Bob Dylan The Song is Still Blowing in the Wind

Issue 1704

15 May 2017

It is not an easy undertaking to size up the elusive, contradictory character of Bob Dylan. A minstrel, a poet, perhaps even a prophet, but most surely an artist who is beyond the time he is living in. This complexity is evident in Dylan’s compositional language: his songs are sometimes narrative and they nail the miseries inflicted by power with a merciless look at the world; at other times, they prove to be symbolic in an attempt to grasp the world of feelings and movements of the soul; at other times, they become spiritual and sacramental, in the intuition of those flashes of the infinite which vibrate in the human being and in the world. The breadth and depth of his writing is evident in how it integrates and merges, through harmony or by contrast, the many folk ballads, the blues, and the rock and jazz rhythms, while even trespassing into gospel.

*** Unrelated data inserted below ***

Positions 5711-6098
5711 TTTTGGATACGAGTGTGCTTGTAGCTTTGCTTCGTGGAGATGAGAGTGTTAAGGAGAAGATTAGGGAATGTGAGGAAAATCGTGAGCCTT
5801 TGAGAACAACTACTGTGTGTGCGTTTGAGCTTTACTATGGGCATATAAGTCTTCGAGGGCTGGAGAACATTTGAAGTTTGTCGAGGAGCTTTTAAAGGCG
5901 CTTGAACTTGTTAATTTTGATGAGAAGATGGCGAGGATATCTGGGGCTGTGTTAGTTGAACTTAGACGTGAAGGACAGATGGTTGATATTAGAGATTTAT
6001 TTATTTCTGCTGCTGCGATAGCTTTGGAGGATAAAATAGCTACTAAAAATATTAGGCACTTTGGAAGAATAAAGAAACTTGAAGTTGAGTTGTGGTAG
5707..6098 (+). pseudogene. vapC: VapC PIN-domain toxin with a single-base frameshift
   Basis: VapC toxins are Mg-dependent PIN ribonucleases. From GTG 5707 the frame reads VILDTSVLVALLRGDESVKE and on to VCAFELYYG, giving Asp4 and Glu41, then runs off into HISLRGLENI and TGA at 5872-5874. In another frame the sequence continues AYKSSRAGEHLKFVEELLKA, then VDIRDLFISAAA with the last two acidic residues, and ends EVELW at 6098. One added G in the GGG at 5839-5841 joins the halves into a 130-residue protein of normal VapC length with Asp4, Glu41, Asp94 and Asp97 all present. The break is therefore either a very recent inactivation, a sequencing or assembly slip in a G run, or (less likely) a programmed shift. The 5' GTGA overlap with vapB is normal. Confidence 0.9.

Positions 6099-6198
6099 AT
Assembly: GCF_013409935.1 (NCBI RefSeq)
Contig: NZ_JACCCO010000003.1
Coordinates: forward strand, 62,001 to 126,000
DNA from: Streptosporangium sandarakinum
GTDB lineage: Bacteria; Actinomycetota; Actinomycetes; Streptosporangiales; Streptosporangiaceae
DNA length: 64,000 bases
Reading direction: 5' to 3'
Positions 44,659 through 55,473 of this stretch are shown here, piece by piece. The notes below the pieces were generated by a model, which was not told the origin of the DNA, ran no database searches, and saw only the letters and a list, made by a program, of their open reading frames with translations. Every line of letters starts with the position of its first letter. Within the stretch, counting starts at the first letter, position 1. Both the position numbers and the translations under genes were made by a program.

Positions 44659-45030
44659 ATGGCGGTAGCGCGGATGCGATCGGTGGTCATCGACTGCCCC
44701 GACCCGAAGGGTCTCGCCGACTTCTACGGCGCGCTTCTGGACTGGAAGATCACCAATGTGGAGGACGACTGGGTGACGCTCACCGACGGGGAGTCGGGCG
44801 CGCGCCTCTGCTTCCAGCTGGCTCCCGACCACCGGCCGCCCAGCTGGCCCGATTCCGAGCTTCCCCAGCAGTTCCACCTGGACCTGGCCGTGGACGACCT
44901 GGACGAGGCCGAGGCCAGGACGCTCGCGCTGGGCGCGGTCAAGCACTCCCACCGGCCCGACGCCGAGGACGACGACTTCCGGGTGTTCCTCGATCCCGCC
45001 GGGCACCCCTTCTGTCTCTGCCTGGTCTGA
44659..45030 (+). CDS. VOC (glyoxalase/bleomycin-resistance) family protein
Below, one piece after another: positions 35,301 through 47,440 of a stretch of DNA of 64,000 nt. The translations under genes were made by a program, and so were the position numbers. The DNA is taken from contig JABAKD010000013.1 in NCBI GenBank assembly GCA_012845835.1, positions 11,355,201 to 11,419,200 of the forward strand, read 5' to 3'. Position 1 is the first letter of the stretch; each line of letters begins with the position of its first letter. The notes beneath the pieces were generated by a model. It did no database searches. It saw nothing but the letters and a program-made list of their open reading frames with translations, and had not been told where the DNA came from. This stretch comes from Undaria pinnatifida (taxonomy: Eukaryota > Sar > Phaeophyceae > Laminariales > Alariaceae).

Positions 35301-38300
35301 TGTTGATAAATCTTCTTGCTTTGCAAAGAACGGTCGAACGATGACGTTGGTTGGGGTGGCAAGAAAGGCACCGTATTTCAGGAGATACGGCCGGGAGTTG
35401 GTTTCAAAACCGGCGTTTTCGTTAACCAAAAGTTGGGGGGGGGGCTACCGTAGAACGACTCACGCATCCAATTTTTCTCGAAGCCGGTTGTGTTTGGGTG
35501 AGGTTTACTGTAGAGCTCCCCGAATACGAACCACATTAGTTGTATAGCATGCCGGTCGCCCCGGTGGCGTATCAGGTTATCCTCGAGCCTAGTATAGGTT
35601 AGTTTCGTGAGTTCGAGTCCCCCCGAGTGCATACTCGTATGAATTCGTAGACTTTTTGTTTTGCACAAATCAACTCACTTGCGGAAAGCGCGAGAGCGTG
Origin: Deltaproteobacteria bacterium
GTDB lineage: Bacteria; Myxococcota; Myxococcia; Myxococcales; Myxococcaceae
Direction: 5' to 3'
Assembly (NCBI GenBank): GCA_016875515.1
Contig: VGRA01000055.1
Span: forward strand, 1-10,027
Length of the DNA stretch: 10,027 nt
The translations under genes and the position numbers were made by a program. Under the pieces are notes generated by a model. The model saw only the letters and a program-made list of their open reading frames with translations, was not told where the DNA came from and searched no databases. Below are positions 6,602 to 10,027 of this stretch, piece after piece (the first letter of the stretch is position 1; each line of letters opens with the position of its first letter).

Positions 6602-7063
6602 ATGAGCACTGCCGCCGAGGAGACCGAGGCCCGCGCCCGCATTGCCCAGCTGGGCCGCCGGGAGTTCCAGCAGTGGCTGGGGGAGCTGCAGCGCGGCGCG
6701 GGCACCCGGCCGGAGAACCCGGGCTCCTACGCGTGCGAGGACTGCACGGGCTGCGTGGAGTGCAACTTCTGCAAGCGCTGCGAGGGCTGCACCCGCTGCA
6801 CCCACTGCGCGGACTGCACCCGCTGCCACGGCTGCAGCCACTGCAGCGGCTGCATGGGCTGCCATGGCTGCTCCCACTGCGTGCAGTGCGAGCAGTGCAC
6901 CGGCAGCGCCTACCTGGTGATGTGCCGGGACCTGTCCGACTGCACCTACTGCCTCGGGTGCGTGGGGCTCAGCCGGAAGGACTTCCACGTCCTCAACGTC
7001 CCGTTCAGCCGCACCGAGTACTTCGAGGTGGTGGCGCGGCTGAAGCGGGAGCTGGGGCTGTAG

In order to get closer to the figure of Bob Dylan, we can refer to the movie I’m Not There (2007) directed by Todd Haynes. In the film, Haynes illustrates the American singer and songwriter’s personality through six different characters, each of whom embodies one aspect of Bob Dylan’s artistic and personal nature. And so, the six incarnations: a small black boy walks without a pause, following Woody Guthrie’s inspiration; Jack Rollins, an introverted folk singer, tries to flee manipulation by the media, taking refuge in Christian faith; Jude Quinn, played by Cate Blanchett, a rock star who, through genius and intemperance, challenges the press with irony. These and more besides are the characters presented to the viewer to illustrate Bob Dylan, through this game of masks, through dream and reality, through his creativity and humanity, his failings and his triumphs.

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